4 Ways Technology Can Help Your Small Business During COVID-19

Amid all of the struggles small business owners are facing during the COVID-19 pandemic, it comes as no surprise that more than 100,000 small businesses have permanently closed since March. (This is despite emergency loan programs and other Hail Mary responses to prevent 44% of U.S. economic activity from drying up.) 

Especially if your business relies on in-person services, a key component of survival is using technology to reach customers despite social distancing restrictions. Pivoting your business strategy to accommodate a new or shifting business model may seem like a daunting task, but thankfully there are a few tactics that may help you keep the doors open, even if only digitally for now.

Prioritize content creation as a way of reaching new customers


Image: Canva

COVID-19 is preventing people from connecting in person, but a recent study shows an average increase of 61% in social media engagement and 70% in web browsing since stay-at-home orders were implemented. As such, consider paying greater attention to opportunities for content creation. Whether it’s an Instagram post or a longer-form blog, many forms of content can be implemented as a low-cost way of reaching new customers and educating existing ones from a distance. If you’re not already out there as a problem-solving expert, now’s the time to start or ramp up those efforts.

How technology can help: Social media management tools have made it possible to organize and schedule content and interact with customers and followers from a single platform. Most of these tools have a free plan with limited features, allowing you to prioritize online engagement without cost being a barrier to entry. Similarly, many multimedia content creation tools offer a robust library of graphic design and video templates if you’re not a designer but still want to strengthen your brand.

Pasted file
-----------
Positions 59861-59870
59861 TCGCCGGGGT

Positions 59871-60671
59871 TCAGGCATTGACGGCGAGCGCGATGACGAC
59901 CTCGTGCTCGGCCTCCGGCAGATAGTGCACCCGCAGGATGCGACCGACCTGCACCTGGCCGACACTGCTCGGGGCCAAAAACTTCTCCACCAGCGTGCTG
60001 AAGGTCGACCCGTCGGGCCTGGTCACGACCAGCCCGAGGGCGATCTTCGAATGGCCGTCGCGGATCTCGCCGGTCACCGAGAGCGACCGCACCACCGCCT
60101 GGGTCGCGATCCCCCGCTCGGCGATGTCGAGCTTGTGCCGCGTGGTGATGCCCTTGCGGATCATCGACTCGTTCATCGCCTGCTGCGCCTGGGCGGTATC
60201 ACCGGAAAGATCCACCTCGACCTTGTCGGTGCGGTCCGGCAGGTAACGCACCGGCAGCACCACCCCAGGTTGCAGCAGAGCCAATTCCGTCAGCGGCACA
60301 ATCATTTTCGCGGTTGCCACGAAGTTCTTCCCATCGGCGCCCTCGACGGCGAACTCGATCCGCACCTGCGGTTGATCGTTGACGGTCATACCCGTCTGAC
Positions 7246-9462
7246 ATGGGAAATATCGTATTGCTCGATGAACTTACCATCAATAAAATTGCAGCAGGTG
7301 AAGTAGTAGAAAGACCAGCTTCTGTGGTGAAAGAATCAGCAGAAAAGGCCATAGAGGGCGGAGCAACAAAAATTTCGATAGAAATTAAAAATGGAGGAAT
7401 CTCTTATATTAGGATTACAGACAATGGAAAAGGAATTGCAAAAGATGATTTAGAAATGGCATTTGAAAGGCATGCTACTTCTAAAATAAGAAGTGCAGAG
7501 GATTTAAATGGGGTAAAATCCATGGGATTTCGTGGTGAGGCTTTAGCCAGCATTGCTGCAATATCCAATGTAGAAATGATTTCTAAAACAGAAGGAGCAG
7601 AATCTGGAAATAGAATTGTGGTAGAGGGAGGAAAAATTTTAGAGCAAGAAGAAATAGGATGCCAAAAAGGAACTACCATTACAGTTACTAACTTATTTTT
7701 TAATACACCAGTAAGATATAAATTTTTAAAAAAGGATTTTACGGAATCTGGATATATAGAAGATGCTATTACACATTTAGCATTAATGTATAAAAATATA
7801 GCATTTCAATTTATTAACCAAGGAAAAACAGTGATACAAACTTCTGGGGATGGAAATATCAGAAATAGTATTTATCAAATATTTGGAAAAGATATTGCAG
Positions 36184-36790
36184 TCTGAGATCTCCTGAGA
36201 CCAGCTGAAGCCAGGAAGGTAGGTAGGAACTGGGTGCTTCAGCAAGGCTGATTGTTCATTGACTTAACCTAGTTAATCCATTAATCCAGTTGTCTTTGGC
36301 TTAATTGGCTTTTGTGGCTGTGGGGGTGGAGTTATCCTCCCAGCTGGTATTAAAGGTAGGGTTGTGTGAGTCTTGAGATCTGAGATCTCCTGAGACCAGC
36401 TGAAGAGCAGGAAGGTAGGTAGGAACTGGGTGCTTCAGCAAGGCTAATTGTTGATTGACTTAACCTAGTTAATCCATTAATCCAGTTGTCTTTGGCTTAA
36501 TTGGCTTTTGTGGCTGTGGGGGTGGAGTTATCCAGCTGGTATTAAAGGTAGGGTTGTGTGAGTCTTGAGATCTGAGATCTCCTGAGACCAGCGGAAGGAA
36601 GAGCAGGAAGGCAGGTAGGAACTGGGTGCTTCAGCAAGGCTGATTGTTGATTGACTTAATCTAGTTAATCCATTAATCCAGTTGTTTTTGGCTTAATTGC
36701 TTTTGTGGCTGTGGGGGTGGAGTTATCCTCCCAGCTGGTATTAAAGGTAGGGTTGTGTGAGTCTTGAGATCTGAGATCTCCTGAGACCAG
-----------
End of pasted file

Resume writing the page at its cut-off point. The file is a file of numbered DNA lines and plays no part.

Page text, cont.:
Social media management tools include:

Multimedia content creation tools include:

Lean into e-commerce


Image: Shopify

In recent months, business owners have seen the shift to e-commerce jump ahead by four to six years, according to some estimates. Indeed, the convenience of online shopping—or even the option to buy online and pick up in-store, particularly curbside pickup—has allowed many businesses to continue serving customers while maintaining COVID-19 precautions. While it may take some agility to create a brand-new online shop or add e-commerce capabilities to an existing website, doing so will help you solidify a path forward and preserve business continuity.

How technology can help: Some content management systems (CMS) have out-of-the-box e-commerce functionalities that can be activated with the flip of a switch. Other e-commerce tools come in the form of a plugin that can be added to an existing CMS. Regardless of the direction you choose, these tools enable online transactions, help you manage inventory, and make order fulfillment a seamless experience.

E-commerce tools include:

Brainstorm ways to provide services to customers at home


Image: HoneyBook